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Crab, Cashew, Parsnip, Young Coconut

By February 14, 2011Cooking

I don’t really have any in-progress, heat-of-the-battle photos to show of this one, mainly because it was largely pretty straightforward and fast to make.  It’s not quite like frying up a hotdog, but relative to the usual array of hoops and caveats I jump through, this one went very smoothly.  All I have to share visually are lots of photos of it. I couldn’t help myself; it was hella pretty.

The base of this dish is a plank of cucumber-cashew-parsnip…something. Maybe it’s a sorbet? Making it was fascinating: I made a ‘salsa’ of diced parsnip, diced young coconut, and chopped cashews, which steeped together overnight. I then pureed it, put it through a cycle in my ice cream maker, then spread the resulting ‘ice cream’ (it contained neither cream nor sugar) onto a sheet tray, refroze it, then sliced it into long, thin planks. It didn’t stay cold for long, but also didn’t get runny as it warmed up; it took on the consistency of like a whipped custard or something. It was robust and smooth and savory. Very interesting.

The recipe calls specifically for “Young coconut”.  I didn’t immediately know what that meant, but some questioning around work and some expertise from Kris set me straight. Young coconut just means a fresh coconut that’s full of juice still, rather than an older one that has little water inside and whose flesh is much more hardened and bitter. Many grocery shops around the area sell young coconuts sort of pre-hewn for easy cracking at home, or you can poke a hole in the top to easily get to the juice:

On top of the plank are whole sections of crab leg meat. We’re still in the heat of Crab season in the bay area, so finding fresh Dungeness crabs in the shops around town is pretty straightforward.  If I had been feeling really ambitious, I would have tried to hit up one of the fish wholesalers in Oakland for a live crab to cook myself, but I decided to shortcut this step slightly and get pre-cooked crab from our local grocery store in Piedmont. It was still sweet and delicious, though a bit yellow. I suspect they cooked the crab in Old Bay. It didn’t taste heavily-spiced, but the photos in the book show the meat as brilliantly-pink, so aesthetically mine looked a little different.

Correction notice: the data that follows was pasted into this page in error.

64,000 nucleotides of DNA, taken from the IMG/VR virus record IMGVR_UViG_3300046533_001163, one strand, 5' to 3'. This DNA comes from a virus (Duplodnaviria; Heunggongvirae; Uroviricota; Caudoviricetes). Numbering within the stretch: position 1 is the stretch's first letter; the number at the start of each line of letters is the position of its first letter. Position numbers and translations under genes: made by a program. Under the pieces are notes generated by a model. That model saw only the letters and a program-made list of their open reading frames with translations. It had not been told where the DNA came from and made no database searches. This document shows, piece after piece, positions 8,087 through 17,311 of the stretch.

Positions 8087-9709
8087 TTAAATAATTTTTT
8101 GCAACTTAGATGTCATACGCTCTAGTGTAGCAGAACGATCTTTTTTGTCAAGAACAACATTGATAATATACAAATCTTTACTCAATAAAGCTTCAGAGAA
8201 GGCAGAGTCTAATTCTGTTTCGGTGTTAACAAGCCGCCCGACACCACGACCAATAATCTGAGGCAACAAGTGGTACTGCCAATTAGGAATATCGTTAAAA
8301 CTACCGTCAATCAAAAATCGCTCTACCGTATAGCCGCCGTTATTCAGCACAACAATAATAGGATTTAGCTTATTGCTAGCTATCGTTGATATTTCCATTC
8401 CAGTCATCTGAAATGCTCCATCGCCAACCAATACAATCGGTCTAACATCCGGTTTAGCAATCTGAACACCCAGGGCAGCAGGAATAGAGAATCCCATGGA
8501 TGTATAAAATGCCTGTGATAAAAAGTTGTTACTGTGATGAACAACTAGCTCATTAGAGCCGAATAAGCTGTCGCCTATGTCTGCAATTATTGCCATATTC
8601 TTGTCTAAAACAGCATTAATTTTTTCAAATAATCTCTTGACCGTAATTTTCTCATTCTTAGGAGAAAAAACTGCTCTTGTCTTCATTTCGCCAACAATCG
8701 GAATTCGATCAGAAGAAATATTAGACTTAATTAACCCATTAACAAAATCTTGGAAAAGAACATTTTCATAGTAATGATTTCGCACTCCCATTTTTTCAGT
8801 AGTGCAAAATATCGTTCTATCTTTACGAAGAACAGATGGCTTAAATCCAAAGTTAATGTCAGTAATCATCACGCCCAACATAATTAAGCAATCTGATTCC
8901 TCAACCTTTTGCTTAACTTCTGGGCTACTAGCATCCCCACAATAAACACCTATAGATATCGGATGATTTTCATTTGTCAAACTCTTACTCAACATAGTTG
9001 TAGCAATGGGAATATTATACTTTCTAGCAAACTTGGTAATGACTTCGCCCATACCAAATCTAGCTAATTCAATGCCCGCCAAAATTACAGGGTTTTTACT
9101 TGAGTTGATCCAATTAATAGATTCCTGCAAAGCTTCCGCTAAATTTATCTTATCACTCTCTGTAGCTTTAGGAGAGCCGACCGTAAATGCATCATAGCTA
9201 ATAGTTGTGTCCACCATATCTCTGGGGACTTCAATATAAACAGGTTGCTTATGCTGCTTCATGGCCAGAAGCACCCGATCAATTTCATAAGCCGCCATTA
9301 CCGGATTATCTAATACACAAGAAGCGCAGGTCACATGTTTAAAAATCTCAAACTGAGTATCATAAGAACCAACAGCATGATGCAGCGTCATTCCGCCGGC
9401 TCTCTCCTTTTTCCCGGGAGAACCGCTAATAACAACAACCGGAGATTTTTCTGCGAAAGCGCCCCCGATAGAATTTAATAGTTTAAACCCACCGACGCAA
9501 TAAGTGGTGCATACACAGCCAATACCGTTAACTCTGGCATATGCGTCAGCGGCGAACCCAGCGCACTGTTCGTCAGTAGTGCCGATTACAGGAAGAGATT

The crab meat is garnished with fresh basil leaves, buds, and flowers, and some strips of the young coconut flesh itself. It’s also topped with a thin, crispy chip made from parsnip, which is piled with toasted cashew powder, basil buds, and saffron.

The plate is drizzled with a vinaigrette made from mace-infused oil and saffron syrup. This stuff was pretty incredible. I’ve learned through this project that saffron is a delicious flavor; my only exposure to it before starting this project was when my mom made ‘saffron rice’ from a package when I was a kid. I thought it was only useful for color, and I wondered why people didn’t just use yellow food coloring. But this syrup is made from nearly 4 packages’ worth of saffron (so it wasn’t cheap), and smells and tastes intensely of the spice.

I had a tricky time finding whole mace; I called around all the bay area standbys (Berkeley Bowl, Rainbow Grocery, Whole Foods); almost all of these shops carry a spice line branded “Spicely“, which frankly I feel is one of the bigger rackets I’ve found going on in the bay area. This stuff is underpackaged and incredibly overpriced; 5 bucks for .2 of grams of saffron is just stupid. But even they don’t carry whole blade mace in their lineup, so I had to turn to an even more overpriced brand that I found at Rainbow.  I’ve since found a 1lb bag of blade mace for future dishes for a fraction of the cost; such is the penalty of lack of foresight I guess.

Making this dish was surprisingly satisfying; cracking up a crab and smashing open a coconut is pretty primal, and doing it deftly makes a person feel like a bit of a rock star. Or, at least, it might if you’re a food nerd like me.